From the outset the editors adopted the principle that each article should be prepared by the ablest available writer. The character of the work was such that it could not be done, as much encyclopedia writing is done, by a staff of office assistants. The contributors were selected, not on account of their official position, but with reference to their scholarship and their special qualifications for handling the subjects assigned them. In addition to the names already conspicuous in Catholic literature, the list was drawn up after consultation with well-informed persons in various countries. Inquiries were sent to the Catholic colleges, seminaries and universities in the United States, Canada, England, Ireland, Scotland and Australia. The Bishops in the English-speaking countries were requested to suggest writers for articles on their respective dioceses and the political divisions, such as the States of the Union, in which their dioceses are situated. The heads of religious orders and congregations were consulted regarding the assignment of each article in which they might be directly interested. Authorities on Catholic subjects in the non-Catholic institutions of learning in this country were also invited to cooperate. By correspondence or by personal visits, the editors secured contributions from prominent writers on the Continent of Europe, especially among the professors of the various universities and members of learned societies. The fact that the list includes 1452 names, representing 43 countries, sufficiently attests the international character of the Encyclopedia. Furthermore, it can be said without exaggeration that no other work has ever been produced by the joint labours of so many Catholic men and women representing the clergy, the laity, the professions, and the various lines of scientific and literary activity. The list of contributors to each volume is in itself an object lesson; it shows in a concrete way the intellectual forces that the Church has developed and animated with her spirit.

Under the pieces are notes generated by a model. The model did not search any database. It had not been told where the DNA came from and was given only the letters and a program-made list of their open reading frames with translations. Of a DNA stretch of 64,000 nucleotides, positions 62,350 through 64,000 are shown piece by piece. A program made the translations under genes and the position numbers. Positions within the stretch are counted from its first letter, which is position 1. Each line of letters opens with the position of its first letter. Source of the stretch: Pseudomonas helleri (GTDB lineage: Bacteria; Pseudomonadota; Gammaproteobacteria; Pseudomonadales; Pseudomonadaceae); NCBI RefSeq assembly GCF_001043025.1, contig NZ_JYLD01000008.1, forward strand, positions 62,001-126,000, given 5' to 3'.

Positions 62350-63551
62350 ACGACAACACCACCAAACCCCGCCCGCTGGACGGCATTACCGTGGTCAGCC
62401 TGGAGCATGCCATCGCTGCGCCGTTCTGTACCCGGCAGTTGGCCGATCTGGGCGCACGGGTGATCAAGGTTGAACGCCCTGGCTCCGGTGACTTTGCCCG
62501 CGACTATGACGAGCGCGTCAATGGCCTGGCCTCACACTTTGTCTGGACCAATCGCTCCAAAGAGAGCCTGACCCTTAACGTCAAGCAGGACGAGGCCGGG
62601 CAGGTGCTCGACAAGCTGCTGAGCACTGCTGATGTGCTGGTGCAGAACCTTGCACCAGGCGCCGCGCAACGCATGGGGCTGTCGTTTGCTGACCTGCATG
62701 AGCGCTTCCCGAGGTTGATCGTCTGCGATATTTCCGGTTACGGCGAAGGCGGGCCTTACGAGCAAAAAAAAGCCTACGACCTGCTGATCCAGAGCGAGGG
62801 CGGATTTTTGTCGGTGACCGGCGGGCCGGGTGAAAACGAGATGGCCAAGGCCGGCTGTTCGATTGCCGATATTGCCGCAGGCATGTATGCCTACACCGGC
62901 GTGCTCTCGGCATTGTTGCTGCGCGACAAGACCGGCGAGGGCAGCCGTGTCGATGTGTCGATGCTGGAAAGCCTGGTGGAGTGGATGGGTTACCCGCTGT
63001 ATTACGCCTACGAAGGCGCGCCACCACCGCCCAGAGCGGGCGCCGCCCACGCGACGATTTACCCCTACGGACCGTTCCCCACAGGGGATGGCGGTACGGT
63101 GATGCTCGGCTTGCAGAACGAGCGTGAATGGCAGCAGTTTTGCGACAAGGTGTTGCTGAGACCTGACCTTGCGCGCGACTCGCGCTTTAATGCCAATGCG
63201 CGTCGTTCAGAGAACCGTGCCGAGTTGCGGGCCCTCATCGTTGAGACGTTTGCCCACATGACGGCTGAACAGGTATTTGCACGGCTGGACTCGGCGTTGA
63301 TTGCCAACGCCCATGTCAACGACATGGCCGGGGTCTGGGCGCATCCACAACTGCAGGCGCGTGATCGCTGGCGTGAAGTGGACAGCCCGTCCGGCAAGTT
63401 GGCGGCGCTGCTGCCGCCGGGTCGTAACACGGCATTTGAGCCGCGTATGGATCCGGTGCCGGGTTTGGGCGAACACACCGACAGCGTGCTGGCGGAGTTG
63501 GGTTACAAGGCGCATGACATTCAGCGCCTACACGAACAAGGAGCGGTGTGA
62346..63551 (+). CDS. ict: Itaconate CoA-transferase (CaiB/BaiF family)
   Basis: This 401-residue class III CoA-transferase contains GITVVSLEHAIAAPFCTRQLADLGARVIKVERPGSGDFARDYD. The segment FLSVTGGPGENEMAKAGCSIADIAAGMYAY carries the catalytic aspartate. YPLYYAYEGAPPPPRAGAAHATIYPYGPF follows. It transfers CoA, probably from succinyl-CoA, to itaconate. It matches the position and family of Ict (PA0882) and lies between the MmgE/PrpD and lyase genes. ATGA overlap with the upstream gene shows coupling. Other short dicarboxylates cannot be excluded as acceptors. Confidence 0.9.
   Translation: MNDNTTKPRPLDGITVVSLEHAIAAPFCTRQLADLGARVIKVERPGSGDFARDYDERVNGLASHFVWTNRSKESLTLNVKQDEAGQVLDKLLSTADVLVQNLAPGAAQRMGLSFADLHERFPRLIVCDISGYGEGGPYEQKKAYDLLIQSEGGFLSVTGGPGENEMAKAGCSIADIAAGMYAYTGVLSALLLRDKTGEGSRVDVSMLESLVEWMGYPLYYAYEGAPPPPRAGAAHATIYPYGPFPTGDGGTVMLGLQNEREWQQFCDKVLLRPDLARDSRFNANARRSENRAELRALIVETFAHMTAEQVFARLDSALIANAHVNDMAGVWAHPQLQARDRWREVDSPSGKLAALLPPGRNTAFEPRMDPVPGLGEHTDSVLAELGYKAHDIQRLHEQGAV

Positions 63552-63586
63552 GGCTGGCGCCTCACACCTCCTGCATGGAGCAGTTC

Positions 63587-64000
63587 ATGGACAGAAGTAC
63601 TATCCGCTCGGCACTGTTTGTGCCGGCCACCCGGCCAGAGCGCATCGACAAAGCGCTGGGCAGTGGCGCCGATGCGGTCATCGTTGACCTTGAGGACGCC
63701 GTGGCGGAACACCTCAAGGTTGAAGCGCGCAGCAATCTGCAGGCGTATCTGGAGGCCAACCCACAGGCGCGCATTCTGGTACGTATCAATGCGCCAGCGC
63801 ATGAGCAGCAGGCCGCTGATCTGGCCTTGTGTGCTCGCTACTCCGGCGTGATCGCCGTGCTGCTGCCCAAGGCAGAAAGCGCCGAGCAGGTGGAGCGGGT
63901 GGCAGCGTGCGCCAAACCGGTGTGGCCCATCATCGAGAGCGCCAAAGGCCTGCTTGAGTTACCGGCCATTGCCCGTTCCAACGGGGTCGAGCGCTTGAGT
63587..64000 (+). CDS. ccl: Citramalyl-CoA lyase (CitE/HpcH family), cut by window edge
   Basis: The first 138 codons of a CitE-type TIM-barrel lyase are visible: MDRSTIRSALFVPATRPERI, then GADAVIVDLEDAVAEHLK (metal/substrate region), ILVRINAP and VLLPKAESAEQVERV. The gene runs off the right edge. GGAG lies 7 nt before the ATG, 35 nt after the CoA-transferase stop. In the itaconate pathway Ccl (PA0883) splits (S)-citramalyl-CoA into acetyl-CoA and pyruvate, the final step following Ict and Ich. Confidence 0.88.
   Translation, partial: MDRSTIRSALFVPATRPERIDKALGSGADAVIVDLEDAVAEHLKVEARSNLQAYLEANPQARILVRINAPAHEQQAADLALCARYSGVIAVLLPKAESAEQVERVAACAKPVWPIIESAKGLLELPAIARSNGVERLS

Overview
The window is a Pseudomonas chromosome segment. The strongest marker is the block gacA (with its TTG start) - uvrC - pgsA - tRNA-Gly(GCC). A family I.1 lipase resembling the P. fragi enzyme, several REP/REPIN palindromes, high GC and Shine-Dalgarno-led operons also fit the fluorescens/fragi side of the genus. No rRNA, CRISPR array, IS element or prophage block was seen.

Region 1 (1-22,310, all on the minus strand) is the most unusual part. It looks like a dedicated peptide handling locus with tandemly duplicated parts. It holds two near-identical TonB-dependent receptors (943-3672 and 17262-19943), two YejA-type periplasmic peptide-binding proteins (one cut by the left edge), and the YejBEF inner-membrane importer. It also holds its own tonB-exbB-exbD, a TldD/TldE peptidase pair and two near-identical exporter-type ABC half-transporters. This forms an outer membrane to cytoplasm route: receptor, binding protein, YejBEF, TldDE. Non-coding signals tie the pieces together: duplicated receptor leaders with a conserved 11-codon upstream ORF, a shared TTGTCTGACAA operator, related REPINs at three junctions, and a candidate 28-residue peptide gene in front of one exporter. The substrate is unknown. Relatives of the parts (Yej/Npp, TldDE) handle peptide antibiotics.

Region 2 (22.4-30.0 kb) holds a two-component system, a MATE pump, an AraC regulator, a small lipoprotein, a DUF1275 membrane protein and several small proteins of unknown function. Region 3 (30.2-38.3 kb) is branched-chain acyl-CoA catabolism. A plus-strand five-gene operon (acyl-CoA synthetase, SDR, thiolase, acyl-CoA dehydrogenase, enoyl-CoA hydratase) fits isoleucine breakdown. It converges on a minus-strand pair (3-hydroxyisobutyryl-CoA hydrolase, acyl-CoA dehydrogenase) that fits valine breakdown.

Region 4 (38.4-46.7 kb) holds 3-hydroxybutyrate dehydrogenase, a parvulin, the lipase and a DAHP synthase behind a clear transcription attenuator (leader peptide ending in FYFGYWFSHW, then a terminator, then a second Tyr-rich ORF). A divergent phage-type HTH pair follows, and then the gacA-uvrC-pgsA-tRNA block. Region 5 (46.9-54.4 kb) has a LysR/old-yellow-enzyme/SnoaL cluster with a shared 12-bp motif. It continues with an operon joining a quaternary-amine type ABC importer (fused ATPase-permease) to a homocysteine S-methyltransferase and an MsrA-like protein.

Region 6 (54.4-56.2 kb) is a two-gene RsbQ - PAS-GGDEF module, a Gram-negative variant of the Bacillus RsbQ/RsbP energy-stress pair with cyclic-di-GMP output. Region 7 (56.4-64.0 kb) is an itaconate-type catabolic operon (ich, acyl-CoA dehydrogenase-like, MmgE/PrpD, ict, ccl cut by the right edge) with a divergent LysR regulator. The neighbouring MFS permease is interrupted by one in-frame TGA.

It was not to be expected that every contributor would know by intuition just how an article should be written to answer the purposes of the Encyclopedia; nor would it have been possible to secure the desired uniformity of treatment if each writer had been left entirely to his own devices. The editors accordingly accompanied the assignment of articles with directions more or less detailed for their preparation. Certain classes of subjects, e.g. biographies, states, dioceses, were carefully outlined so that the writer might furnish the requisite information on all essential points. For the treatment of other subjects suggestions were offered with a view to having the articles include whatever might be of actual and practical interest at the present time. In some instances the contributors themselves requested more explicit instruction or indicated possible modifications. The exchange of views on all important matters was extremely helpful both in furthering the aims of the editors and in making each writer an active collaborator. Indeed so cordial, and, in many instances, so intimate were the relations of contributors and editors, that there was no need of establishing special editorial committees in certain countries as the editors had originally contemplated. It also facilitated, to a considerable extent, the editors' principal task.